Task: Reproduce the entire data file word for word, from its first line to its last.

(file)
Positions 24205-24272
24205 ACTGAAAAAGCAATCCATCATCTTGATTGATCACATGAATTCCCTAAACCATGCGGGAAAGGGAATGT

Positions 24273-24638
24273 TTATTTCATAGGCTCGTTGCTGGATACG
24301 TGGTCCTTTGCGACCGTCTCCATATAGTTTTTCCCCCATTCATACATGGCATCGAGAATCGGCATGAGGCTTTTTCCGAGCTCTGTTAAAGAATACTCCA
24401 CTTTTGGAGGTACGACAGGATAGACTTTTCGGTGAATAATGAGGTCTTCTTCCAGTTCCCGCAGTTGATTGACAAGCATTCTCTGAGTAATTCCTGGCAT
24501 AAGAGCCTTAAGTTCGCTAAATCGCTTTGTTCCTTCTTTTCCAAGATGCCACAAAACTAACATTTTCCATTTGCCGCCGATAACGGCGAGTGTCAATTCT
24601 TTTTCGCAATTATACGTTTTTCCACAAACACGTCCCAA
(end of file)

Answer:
Positions 24205-24272
24205 ACTGAAAAAGCAATCCATCATCTTGATTGATCACATGAATTCCCTAAACCATGCGGGAAAGGGAATGT

Positions 24273-24638
24273 TTATTTCATAGGCTCGTTGCTGGATACG
24301 TGGTCCTTTGCGACCGTCTCCATATAGTTTTTCCCCCATTCATACATGGCATCGAGAATCGGCATGAGGCTTTTTCCGAGCTCTGTTAAAGAATACTCCA
24401 CTTTTGGAGGTACGACAGGATAGACTTTTCGGTGAATAATGAGGTCTTCTTCCAGTTCCCGCAGTTGATTGACAAGCATTCTCTGAGTAATTCCTGGCAT
24501 AAGAGCCTTAAGTTCGCTAAATCGCTTTGTTCCTTCTTTTCCAAGATGCCACAAAACTAACATTTTCCATTTGCCGCCGATAACGGCGAGTGTCAATTCT
24601 TTTTCGCAATTATACGTTTTTCCACAAACACGTCCCAA